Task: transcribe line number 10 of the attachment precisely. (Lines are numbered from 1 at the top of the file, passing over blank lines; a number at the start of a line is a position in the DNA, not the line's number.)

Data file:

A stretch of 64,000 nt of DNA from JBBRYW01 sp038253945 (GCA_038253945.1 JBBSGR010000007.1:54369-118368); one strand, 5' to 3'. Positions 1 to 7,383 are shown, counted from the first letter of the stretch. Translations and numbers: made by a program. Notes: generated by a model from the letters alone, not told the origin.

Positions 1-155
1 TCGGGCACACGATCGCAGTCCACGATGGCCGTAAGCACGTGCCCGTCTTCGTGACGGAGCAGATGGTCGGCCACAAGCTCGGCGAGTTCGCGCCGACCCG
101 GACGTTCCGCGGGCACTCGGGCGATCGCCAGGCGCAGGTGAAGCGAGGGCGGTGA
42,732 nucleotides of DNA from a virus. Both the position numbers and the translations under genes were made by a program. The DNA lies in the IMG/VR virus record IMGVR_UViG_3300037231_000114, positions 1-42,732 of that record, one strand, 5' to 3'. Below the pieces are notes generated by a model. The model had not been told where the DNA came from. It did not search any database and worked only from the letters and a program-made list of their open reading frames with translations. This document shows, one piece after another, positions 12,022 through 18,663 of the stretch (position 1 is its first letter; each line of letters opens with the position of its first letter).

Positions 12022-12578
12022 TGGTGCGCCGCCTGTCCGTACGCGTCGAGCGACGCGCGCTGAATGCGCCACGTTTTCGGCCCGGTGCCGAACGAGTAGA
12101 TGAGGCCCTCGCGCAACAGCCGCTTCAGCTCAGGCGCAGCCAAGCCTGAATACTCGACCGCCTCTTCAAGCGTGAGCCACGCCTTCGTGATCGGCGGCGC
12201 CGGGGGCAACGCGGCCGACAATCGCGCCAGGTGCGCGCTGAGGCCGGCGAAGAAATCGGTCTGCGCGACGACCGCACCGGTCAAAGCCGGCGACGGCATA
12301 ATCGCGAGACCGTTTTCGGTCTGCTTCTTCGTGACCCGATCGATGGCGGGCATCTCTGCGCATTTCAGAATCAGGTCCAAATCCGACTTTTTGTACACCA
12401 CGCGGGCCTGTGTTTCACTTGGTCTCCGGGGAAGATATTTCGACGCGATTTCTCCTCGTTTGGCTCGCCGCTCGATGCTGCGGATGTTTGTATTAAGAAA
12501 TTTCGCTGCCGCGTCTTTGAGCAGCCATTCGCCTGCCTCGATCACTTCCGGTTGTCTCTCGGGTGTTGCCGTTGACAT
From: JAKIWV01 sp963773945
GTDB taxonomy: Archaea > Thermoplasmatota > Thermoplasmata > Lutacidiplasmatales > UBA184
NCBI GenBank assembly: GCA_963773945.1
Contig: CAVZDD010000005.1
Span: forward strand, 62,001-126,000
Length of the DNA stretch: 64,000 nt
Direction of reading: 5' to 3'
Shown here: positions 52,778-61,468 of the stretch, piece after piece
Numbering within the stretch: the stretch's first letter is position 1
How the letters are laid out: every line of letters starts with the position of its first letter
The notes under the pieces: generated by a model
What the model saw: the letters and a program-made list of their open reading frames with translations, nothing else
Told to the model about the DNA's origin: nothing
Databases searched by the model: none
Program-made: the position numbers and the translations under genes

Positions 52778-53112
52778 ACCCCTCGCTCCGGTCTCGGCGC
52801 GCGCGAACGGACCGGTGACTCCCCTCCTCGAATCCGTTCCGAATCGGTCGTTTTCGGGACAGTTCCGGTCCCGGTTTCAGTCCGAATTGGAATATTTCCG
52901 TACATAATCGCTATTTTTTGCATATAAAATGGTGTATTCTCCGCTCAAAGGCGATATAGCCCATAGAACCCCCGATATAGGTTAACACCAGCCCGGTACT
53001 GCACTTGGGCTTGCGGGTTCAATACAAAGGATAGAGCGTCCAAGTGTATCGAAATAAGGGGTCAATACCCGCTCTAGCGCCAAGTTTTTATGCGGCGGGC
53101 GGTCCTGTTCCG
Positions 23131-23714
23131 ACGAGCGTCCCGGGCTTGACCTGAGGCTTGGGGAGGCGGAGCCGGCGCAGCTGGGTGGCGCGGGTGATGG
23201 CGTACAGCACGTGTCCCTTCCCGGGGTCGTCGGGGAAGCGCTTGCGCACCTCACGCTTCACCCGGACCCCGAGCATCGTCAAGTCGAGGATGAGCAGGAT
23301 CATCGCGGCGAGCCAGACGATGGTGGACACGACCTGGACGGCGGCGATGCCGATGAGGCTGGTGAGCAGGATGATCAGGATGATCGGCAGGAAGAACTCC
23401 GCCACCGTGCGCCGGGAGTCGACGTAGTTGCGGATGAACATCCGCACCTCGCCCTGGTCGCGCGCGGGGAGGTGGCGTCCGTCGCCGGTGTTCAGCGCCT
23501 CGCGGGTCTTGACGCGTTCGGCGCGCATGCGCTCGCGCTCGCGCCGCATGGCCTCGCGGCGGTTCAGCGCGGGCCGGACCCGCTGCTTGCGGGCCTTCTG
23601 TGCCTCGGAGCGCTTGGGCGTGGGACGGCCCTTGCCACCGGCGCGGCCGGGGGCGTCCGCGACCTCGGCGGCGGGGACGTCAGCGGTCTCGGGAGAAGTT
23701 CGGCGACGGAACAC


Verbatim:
12301 ATCGCGAGACCGTTTTCGGTCTGCTTCTTCGTGACCCGATCGATGGCGGGCATCTCTGCGCATTTCAGAATCAGGTCCAAATCCGACTTTTTGTACACCA